With towers as high as 120 meters (390 feet) and rotor blades that span the height of a 22-story building, industrial wind turbines are challenges to inspect and maintain.
Traditionally, a wind turbine blade inspection required technicians to rappel down a stopped turbine in remote areas - sometimes at sea - to take pictures of cracks and faults in a turbine's blades. Or it involved someone on land taking pictures with a telescope and camera. The work was often time-consuming and challenging.
But a year and a half ago, Siemens Gamesa Renewable Energy, a global leader in the wind power industry, transformed the process with autonomous drones and a digital solution called Hermes. The aircraft capture high-resolution images quickly, while the solution analyzes images for potential blade damage, all resulting in safer, faster and more accurate inspections.
Based in Spain, the company is now further improving the solution by migrating it to Microsoft Azure and infusing it with Azure AI to process image recognition. The digital enhancements will enable Siemens Gamesa to streamline blade inspections even more, in its mission to make renewable energy more affordable and the future more sustainable.
'Hermes is taking a huge leap forward with the collaboration with Microsoft,' says Christian Sonderstrup, service chief digital officer at Siemens Gamesa, which has installed wind power technologies in 90 countries. 'AI, cloud and big data enable us to move to the next level of performance, in terms of innovation and in lowering the levelized cost of renewable energy.'*
The drones, which will inspect 1,700 turbines this year, are fast, precise photographers, capturing about 400 images of a turbine's three blades in 20 minutes. The images form an overview of blade condition and needed repairs, but the need to manually sort and stitch them has been a challenge. The laborious task was recently evident in a large inspection project involving 100,000 photos.
'We had someone looking into every one of these photos, and then every finding of a severe fault needed to be evaluated again by an engineer,' says Anne Katrine Karner-Gotfredsen, Siemens Gamesa manager of product integrity and warranty management in the company's blade program.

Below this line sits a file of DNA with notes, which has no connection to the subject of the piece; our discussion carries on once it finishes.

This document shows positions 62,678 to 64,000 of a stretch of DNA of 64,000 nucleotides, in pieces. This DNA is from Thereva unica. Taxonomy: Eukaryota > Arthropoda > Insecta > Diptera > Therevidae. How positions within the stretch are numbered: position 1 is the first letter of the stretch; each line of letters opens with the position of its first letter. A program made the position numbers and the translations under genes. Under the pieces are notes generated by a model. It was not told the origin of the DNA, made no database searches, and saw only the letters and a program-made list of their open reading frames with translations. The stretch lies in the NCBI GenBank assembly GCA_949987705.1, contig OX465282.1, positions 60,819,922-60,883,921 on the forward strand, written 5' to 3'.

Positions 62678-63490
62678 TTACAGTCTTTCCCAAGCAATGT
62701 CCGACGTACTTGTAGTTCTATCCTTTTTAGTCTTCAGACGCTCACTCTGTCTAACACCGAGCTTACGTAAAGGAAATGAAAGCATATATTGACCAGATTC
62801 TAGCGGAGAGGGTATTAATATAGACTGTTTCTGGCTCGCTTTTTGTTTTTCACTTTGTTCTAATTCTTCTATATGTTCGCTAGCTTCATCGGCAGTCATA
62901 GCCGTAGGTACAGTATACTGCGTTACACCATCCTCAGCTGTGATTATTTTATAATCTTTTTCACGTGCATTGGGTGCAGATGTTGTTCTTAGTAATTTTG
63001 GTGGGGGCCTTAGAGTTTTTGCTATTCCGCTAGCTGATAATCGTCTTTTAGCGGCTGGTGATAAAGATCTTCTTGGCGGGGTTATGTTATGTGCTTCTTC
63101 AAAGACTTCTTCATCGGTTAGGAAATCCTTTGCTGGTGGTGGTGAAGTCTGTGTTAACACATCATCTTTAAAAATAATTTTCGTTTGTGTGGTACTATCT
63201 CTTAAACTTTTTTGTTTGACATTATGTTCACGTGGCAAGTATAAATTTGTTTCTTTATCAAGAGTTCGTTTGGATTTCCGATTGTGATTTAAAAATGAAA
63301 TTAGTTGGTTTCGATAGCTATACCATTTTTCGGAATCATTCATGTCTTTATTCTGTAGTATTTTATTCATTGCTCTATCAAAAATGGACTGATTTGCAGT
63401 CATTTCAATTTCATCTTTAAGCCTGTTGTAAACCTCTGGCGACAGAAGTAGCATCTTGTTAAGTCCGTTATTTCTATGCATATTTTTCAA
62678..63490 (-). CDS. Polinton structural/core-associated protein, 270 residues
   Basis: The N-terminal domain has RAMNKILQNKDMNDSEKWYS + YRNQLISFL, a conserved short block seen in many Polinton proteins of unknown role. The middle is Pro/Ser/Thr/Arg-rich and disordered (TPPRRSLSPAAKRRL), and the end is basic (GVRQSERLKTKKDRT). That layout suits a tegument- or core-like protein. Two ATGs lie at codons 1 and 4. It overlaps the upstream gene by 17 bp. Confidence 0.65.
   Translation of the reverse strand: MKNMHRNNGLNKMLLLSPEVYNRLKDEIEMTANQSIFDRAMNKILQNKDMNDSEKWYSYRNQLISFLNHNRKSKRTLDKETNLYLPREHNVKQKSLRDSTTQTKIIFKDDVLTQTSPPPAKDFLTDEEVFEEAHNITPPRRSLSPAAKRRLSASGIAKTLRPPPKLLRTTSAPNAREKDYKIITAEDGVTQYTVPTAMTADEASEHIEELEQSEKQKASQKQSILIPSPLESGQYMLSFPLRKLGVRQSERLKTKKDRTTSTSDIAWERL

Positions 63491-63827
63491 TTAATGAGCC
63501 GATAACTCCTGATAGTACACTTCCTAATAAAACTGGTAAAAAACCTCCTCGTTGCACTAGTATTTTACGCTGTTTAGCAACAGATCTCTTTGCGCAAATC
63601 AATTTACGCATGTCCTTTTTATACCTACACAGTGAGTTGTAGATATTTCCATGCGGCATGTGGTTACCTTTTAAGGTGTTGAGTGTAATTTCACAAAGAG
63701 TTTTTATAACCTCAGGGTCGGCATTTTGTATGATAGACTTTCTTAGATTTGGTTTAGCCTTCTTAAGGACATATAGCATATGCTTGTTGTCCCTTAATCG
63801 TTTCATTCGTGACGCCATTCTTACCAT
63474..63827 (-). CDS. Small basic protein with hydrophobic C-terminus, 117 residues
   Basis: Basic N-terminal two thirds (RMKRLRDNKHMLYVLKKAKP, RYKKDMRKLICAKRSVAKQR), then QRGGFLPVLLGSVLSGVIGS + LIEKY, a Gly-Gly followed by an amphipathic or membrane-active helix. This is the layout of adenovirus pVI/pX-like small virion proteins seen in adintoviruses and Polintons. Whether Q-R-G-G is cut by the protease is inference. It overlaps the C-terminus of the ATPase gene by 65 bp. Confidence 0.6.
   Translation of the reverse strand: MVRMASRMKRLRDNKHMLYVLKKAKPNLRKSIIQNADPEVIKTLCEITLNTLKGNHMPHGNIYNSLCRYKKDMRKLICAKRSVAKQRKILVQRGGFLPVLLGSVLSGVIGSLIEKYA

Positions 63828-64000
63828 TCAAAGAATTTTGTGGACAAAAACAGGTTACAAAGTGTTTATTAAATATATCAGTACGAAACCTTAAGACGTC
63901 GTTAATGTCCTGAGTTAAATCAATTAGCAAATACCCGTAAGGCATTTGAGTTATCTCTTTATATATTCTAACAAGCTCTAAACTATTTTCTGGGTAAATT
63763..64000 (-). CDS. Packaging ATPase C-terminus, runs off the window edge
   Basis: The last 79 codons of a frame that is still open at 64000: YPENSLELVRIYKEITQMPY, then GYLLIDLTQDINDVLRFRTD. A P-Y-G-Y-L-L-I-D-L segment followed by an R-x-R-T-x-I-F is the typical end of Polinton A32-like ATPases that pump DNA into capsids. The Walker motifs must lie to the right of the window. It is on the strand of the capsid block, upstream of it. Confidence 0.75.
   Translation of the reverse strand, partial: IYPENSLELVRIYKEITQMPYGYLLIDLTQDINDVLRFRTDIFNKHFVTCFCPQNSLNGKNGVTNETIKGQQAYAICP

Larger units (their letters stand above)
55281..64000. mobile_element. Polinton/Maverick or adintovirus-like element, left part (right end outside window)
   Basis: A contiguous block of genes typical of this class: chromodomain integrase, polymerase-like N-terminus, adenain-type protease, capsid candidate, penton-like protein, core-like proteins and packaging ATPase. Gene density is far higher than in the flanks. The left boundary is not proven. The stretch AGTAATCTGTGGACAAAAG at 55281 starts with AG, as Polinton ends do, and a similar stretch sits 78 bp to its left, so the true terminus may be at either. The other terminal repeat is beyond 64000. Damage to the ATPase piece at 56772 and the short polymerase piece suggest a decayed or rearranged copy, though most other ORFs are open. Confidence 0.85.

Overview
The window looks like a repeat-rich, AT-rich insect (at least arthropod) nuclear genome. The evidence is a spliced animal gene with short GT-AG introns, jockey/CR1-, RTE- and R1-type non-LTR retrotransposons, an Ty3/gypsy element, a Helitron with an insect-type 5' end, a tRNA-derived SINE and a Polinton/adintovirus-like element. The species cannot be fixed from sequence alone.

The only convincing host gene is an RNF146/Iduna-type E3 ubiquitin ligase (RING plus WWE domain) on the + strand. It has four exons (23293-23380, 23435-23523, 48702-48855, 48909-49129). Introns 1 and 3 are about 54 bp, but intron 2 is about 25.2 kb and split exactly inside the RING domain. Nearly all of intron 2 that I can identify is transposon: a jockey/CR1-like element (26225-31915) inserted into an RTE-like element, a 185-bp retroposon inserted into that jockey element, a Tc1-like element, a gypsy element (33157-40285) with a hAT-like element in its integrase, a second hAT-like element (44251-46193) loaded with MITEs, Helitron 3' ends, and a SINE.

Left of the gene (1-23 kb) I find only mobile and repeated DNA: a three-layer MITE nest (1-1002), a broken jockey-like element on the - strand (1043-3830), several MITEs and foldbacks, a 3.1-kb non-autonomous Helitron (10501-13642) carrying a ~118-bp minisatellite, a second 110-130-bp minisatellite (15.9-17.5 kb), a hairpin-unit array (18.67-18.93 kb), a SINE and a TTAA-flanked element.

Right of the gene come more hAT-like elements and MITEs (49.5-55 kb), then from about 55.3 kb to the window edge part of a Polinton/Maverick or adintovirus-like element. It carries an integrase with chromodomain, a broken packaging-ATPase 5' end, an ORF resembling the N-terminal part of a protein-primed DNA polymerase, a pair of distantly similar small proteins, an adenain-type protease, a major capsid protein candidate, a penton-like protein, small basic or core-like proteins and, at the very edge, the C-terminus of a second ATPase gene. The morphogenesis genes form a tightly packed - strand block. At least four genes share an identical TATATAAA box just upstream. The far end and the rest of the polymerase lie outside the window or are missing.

Integrating Azure AI services will greatly speed up the process, with image recognition that can stitch images into an accurate model of an entire rotor in 34 seconds. The same job with manual stitching takes four to six hours and could lead to errors. AI tools can differentiate blades from water, sky and other irrelevant elements; distinguish cracks and faults from, say, bird droppings; integrate drone location and camera zoom data for precise stitching; and classify faults by type and severity.
'To review all the photos is a huge task,' says Karner-Gotfredsen. 'Before Hermes, it was quite tedious to categorize and store all the data in a place that everyone can access. The more we can make it an automated process, the easier it is for us to work with the data.' Faster, accurate inspections mean less downtime of turbines, earlier detection of faults, better predictive maintenance and fewer costly repairs - all contributing to more affordable wind power.
For Karner-Gotfredsen, the cloud will also help optimize projects like one she managed last year, involving a customer's inspection of several wind parks. The data was difficult to share among Siemens Gamesa, the customer and a third-party reviewer, requiring Karner-Gotfredsen to send and receive it on a hard drive several times, along with cumbersome spreadsheets in email.
'The fact that we now can have the data going directly into Hermes with the cloud, without us having to carry hard drives, and having the data automatically sorted and stitched, saves us many people hours,' she says. 'AI is augmenting the work our employees are doing, allowing them to focus on their core competencies.'
AI-powered blade analyses are also part of Siemens Gamesa's goal to provide complete, 360-degree digital coverage of customers' turbines. And they're part of a digital strategy that focuses on productivity, digital extensions of current business offerings and new digital businesses. As Siemens Gamesa advances the strategy, it's using Microsoft 365 and Azure as its IT foundation for developing new innovations that are scalable, robust and insightful.
'We aspire to be the digital leader in renewable energy,' says Sonderstrup. 'AI, the cloud and big data are enablers of that journey.'
*Levelized cost of energy is the lifetime cost of an asset divided by the amount of electricity produced.
Top photo: Siemens Gamesa wind turbines in Morocco. (All photos courtesy of Siemens Gamesa Renewable Energy)
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